The method also includes heating or cooling the polymer-solvent solution in the thermal dryer using dryer temperatures maintained between 50° C. and 290° C., preferably between 125° C. and 290° C., more preferably between 150° C. and 220° C.
The method also may residual removing vapor by a vacuum system that is in fluid communication with the thermal dryer. The method from then includes condensing and collecting solvent from the vapor removed by the vacuum system. The method further comprises injecting nitrogen into the thermal dryer ("nitrogen sweeping"). The polymer product desirably has a viscosity that is substantially the same as that of polymer used to form the polymer-solvent solution.
It is, therefore, an object of at least certain preferred embodiments of the present invention to provide:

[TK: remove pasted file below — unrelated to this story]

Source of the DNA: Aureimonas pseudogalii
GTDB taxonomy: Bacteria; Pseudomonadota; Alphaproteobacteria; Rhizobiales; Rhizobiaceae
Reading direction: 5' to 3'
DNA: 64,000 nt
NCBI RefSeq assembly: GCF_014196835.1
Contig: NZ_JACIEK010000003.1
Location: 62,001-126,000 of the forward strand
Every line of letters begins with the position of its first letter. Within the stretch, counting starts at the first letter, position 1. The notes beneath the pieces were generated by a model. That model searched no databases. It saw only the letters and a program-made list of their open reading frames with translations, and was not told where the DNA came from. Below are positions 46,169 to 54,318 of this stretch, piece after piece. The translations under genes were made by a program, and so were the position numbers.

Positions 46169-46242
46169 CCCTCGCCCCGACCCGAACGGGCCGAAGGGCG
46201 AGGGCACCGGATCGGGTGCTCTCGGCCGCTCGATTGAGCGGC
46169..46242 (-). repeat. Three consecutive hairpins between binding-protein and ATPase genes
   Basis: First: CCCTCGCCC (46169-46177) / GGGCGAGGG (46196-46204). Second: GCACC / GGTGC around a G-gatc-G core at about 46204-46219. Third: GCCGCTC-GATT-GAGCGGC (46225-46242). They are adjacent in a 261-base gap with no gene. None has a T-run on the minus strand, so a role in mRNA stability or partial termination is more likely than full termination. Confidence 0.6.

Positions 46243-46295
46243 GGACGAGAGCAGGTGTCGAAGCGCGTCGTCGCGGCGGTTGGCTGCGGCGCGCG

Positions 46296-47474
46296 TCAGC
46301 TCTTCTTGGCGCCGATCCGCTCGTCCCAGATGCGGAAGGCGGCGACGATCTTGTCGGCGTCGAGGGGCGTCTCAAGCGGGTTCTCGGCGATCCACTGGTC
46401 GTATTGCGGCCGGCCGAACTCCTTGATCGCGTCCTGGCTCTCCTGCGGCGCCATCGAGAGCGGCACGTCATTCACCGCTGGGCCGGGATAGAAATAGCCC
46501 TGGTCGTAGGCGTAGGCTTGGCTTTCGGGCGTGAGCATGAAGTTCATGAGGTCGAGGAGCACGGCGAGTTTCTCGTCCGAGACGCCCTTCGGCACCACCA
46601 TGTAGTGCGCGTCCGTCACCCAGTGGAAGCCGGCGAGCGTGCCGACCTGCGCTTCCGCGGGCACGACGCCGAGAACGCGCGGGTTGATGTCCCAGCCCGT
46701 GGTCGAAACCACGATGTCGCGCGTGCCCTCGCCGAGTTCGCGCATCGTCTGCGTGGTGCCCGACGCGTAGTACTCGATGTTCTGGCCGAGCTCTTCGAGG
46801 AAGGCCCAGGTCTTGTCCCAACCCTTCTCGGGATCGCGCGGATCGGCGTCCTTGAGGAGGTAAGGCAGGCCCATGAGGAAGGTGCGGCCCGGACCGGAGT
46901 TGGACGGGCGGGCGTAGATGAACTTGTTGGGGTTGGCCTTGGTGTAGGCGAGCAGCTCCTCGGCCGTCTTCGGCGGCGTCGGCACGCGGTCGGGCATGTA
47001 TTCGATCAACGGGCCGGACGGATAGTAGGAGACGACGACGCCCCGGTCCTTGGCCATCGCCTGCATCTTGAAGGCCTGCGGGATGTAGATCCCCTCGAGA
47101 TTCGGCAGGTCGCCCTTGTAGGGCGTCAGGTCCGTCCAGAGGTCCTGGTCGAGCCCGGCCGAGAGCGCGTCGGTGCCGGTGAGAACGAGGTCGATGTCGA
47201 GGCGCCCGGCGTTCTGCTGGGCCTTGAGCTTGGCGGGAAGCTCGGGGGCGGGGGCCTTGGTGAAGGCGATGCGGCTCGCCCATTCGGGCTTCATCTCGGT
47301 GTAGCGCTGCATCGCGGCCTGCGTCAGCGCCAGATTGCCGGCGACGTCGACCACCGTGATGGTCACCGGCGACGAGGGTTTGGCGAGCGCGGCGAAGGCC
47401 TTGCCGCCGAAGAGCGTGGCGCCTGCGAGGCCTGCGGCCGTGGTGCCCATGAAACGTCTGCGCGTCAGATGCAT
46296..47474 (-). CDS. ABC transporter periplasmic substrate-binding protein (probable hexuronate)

New, useful, unique, efficient, nonobvious methods and systems for devolatilizing polymers;
Such methods which reduce residuals in a polymer from an initial 5 percent to 80 percent content by weight to less than 0.5 percent, especially less than 0.2 percent by weight; and such methods which preferably reduce residuals in a polymer from an initial 10 percent to 50 percent content by weight to less than about 1000 ppm; and such methods which more preferably reduce residuals in a polymer from an initial 5-25 percent solvent content by weight to less than about 500 ppm.
Such methods which achieve an acceptable polymer residuals level in a single stage device;
Such methods which require no stripping and no immiscible fluids to maintain heat transfer and diffusion rate;
Such methods in which snowing and vent flooding are reduced and, preferably, substantially reduced; and
Such methods in which product polymer quality is consistent, and such method in which a variety of varying molecular weight solvents may be used (for example, isobutane, cyclohexane, or ISOPAR™ E (a trademark of and made by Exxon Chemical which is typically a mixture of C8 -C10 hydrocarbons)).